The Blue Rose

(Critical Survey of Contemporary Fiction)

Kate and Alex Sheppard move into the Parsonage not only because the Wiltshire cottage is their dream home but because the elaborate grounds offer Kate the chance to create the garden she has always wanted. Soon after their arrival, they discover a beautiful blue rose bush tucked away in a corner of the garden. Such a species is thought to be impossible, and rose concerns have spent millions trying to develop it.

The Sheppards enlist Lawrence Kingston, a noted professor of botany, as their advisor to solve the mystery of how the rose was developed and what to do with it. Kingston promises them that they will make millions from their discovery. The trio soon finds that the rose was created by the late husband of the cottage’s former owner. A retired army officer who served as a code breaker during World War II, Major Cooke, and a former colleague described their process in several journals in a code only the military can crack. Soon Mrs. Cooke’s greedy nephew, a Japanese adventurer, and a ruthless American businessman are after the rose. Several deaths and a kidnapping ensue as the rose’s deadly secret is slowly revealed.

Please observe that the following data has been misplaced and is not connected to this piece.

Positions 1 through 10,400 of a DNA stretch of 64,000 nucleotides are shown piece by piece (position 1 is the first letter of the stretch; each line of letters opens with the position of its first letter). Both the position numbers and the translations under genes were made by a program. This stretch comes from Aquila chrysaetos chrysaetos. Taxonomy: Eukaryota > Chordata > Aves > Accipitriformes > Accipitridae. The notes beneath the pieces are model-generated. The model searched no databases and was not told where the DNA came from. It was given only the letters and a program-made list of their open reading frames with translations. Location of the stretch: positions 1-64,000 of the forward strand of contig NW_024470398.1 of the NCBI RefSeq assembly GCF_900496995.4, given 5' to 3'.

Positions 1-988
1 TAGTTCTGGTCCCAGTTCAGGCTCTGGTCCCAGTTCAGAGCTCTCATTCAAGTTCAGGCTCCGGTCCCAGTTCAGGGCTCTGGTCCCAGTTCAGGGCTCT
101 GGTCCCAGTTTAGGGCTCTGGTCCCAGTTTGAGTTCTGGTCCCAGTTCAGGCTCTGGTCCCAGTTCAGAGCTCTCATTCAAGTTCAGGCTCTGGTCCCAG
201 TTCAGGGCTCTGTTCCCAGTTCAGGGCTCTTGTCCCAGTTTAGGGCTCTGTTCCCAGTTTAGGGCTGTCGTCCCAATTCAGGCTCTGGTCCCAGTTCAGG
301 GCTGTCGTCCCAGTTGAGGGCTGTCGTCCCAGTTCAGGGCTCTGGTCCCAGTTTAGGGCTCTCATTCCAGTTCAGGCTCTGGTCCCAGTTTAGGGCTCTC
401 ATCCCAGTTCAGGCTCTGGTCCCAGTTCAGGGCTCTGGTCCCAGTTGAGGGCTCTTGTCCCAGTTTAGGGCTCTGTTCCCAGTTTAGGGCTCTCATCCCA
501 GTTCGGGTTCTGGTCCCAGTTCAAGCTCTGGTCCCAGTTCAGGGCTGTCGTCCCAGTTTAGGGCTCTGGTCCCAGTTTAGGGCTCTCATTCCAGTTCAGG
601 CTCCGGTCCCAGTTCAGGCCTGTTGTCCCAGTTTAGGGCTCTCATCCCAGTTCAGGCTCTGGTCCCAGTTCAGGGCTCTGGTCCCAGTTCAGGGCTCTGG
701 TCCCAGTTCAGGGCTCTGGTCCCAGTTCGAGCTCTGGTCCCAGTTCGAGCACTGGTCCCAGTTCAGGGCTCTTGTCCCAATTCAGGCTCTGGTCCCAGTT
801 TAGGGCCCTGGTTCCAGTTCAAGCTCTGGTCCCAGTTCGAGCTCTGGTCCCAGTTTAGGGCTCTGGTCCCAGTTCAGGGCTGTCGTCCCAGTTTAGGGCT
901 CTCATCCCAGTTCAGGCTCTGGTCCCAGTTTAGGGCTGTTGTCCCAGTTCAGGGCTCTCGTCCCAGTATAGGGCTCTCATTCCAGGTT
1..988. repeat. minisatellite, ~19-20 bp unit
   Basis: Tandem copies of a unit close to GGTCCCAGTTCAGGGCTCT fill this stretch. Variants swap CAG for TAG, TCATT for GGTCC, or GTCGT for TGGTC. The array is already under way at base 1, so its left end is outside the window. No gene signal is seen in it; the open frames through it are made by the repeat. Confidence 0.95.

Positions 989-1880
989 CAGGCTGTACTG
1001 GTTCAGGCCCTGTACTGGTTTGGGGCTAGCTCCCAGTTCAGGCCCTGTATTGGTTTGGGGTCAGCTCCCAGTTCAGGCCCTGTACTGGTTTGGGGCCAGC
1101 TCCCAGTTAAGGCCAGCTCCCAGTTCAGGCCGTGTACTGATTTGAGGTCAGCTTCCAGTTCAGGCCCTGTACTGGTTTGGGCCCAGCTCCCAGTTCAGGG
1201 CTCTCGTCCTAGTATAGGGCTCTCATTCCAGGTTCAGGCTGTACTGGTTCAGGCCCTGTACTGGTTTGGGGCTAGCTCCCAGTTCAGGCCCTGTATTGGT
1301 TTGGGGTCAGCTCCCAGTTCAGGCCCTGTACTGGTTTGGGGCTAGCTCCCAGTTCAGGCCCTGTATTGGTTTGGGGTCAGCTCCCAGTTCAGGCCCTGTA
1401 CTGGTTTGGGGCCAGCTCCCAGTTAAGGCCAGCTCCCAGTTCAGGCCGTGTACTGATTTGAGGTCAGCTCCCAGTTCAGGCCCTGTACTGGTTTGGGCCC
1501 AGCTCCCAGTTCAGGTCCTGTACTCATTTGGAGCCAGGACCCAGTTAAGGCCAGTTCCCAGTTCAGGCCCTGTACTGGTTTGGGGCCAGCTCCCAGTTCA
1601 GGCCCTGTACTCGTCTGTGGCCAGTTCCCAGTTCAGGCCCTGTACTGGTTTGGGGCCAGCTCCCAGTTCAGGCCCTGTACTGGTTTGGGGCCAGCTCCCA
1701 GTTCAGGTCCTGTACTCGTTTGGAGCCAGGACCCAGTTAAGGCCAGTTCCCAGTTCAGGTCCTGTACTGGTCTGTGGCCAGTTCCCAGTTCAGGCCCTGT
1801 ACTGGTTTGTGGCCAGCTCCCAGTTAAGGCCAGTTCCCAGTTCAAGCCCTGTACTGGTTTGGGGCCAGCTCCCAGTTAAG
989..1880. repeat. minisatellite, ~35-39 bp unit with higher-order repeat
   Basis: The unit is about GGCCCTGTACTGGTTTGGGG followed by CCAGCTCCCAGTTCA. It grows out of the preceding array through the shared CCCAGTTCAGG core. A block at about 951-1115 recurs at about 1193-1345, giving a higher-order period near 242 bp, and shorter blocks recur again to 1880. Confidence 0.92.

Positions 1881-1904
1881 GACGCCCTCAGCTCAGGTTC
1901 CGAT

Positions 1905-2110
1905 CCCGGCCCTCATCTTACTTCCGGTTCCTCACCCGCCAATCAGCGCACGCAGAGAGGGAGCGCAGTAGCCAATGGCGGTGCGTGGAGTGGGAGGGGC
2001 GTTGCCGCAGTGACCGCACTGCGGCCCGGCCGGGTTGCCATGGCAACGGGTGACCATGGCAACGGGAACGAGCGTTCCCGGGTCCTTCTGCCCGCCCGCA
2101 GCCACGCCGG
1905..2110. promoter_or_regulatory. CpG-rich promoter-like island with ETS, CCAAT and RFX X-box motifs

The Blue Rose is the first novel by Anthony Eglin, an internationally renowned gardener who received Garden Design magazine’s Golden Trowel Award for Best English Garden in 1995. While Eglin’s effort has sufficient gardening details to mollify the specialist, the emphasis is on the mystery of the rose and its consequences. The tale is well paced, building smoothly to an action-packed finale. Eglin shows his lack of experience only with a weakness in character development, with Kingston being the sole character to rise above the one-dimensional.